with Henry Saxon of Boys and Girls Clubs of America
Posted Jul 21, 2017
Share the Video
All parents want their children to excel in school academically, but many aren't able to afford expensive school supplies for them to do so. This becomes an even greater issue for students entering middle and high school, quickly approaching college application season. Henry Saxon joins Robert Traynham for an intimate discussion on the how the Boys and Girls Club of America is providing students with quality school supplies.
Henry Saxon joins Robert Traynham for a discussion on the how the Boys and Girls Club of America is helping families provide students with quality school supplies.
Interview Recorded June 14, 2017.
Read a partial transcript of this interview below:
Traynham: This fall as elementary school students head back to class, parents can spend up to $200 per child on school supplies. For parents of middle and high school students, that figure jumps to more than $330. For families struggling to make ends meet, these costs can be out of reach. Hello, everyone, and welcome to "Comcast Newsmakers." I'm Robert Traynham, and joining me is Henry Saxon, director of organizational development for the Boys & Girls Clubs of America. Welcome to the program, Henry.
Saxon: Thank you, Robert.
Traynham: You know, I'm pausing for a second here because I just -- When I say those type things and read those stats, it's really depressing that there are some parents out there that really can... look, write a check, and whatever their child needs or children need, they can make it happen. For others, who are living paycheck to paycheck, folks that are struggling between literally food, medicine, the mortgage, car payment, and school supplies, it's a bit of a struggle. How pervasive is this problem?
Saxon: Well, thank you for your question. And it is very concerning to all of us and certainly at Boys & Girls Clubs of America, where we have nearly 4 million kids who faithfully come to our clubs each and every day. Many of them are in the demographics that you just described, so... But what's more troubling is, without those critical resources that you cited, young people have a tendency to fall behind if they're not adequately prepared at the start of the school year. And we all know the implications of not having adequate preparation, and they fall behind in some of the things that impact them, particularly academically.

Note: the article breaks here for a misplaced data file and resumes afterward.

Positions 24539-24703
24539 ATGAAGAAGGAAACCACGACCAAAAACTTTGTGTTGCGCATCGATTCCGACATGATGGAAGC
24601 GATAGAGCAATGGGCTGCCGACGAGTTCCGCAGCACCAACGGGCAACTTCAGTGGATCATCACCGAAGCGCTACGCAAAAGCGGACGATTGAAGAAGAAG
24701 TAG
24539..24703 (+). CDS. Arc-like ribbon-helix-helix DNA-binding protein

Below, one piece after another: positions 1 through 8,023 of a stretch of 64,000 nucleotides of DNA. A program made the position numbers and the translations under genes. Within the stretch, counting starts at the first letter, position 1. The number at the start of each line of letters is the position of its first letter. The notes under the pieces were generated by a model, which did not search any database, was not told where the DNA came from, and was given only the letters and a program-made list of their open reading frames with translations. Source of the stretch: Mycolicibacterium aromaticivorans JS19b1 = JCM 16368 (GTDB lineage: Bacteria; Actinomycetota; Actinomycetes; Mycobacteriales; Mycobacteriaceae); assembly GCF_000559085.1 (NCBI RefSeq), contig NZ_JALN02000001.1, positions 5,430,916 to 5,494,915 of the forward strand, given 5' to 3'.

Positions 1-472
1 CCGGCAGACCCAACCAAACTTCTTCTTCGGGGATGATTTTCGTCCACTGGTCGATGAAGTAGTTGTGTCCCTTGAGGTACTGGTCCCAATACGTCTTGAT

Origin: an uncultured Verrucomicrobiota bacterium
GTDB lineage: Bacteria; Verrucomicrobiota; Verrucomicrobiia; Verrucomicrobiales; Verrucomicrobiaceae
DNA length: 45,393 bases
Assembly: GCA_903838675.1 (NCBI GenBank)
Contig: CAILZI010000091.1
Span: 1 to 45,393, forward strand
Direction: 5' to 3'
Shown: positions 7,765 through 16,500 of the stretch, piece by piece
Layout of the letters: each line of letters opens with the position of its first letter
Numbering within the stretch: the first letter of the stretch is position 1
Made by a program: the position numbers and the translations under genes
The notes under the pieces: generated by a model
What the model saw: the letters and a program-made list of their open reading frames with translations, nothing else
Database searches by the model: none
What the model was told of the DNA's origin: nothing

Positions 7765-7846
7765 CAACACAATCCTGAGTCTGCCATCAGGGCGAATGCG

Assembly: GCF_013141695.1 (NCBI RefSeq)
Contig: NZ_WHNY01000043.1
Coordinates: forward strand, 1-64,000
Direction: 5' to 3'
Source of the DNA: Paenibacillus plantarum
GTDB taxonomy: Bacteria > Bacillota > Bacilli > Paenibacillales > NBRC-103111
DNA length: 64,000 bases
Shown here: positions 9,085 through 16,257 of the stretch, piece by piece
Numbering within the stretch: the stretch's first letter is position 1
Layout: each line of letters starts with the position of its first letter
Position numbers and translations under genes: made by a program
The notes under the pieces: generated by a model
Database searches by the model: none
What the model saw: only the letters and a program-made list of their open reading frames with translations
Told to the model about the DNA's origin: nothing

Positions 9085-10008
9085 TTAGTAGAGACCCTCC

Traynham: The parent who is struggling -- they're probably saying to themselves, "I want my child to do well, but I cannot afford this. And I want my child to soar academically." And they're crying out for help. What can they do? How can they turn to perhaps the Boys & Girls Club of America for help?
Saxon: Well, one of the things that we're focusing on is we've just launched an after-school initiative called Back2School, and this is where we're having really a call to action, quite honestly, to the public to go to our website, bgca.com, and look at supporting young people by donating after-school supplies and resources so we can distribute them at our nearly 4,000 Club houses across the country. That's one start where we can get critical resources to the kids that you're talking about.
Traynham:And, Henry, for the folks that are watching this program either on their smart device or perhaps at home, what does those school supplies look like? Is it just as simple as a pen? Is it a laptop? Are there books? I mean, what is it?
Saxon:They're reference materials, paper products, pens, calculators, reading materials, dictionaries, reference materials, as I mentioned -- "A" to "Z." If we're fortunate enough to take things like laptops, we'll certainly get those and accept those as well, but our website has all of that information and some of the things that we advise you to provide for us.
As the Special Olympics celebrates its 50th anniversary in 2018, we take a look back at the early days, when Eunice Kennedy Shriver created a backyard summer camp for people with intellectual disabilities. Today, there are 4.9 million Special Olympics athletes from more than 172 countries.